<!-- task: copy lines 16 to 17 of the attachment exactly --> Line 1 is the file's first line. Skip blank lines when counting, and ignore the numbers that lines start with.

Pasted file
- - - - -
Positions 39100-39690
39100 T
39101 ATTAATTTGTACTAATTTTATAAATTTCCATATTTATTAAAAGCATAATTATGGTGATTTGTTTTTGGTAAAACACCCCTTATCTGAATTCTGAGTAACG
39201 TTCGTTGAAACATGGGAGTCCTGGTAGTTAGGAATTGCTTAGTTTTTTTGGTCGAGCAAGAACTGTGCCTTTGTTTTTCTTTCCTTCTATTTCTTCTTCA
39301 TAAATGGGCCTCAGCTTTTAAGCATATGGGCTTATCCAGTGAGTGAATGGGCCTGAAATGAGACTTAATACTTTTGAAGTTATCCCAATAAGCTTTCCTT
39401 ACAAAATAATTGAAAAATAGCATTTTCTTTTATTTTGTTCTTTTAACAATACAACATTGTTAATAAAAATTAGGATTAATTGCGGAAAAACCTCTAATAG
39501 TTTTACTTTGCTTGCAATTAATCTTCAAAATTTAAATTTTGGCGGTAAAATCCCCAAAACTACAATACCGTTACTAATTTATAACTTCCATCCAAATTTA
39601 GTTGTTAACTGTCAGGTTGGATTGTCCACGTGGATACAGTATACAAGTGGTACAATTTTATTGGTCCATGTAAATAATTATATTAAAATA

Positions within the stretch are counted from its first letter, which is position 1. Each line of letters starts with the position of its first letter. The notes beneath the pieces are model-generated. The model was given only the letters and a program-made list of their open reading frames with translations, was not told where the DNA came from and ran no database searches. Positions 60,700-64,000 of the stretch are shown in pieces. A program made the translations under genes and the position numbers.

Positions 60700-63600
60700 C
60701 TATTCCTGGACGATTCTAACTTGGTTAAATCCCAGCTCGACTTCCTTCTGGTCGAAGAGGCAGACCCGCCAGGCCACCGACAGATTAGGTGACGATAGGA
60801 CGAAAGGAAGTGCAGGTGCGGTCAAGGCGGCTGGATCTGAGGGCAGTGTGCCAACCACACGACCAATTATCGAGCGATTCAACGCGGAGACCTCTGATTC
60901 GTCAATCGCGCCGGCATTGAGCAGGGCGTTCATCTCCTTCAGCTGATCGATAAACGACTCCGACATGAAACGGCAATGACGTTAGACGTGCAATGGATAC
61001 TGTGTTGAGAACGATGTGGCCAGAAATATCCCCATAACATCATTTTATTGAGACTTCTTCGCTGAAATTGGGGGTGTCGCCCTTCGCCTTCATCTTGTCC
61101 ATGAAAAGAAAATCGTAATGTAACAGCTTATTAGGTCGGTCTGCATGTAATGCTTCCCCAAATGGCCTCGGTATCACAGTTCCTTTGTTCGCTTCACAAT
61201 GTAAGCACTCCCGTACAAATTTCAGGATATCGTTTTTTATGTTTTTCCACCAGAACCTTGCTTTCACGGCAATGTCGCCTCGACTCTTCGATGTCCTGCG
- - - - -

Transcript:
61101 ATGAAAAGAAAATCGTAATGTAACAGCTTATTAGGTCGGTCTGCATGTAATGCTTCCCCAAATGGCCTCGGTATCACAGTTCCTTTGTTCGCTTCACAAT
61201 GTAAGCACTCCCGTACAAATTTCAGGATATCGTTTTTTATGTTTTTCCACCAGAACCTTGCTTTCACGGCAATGTCGCCTCGACTCTTCGATGTCCTGCG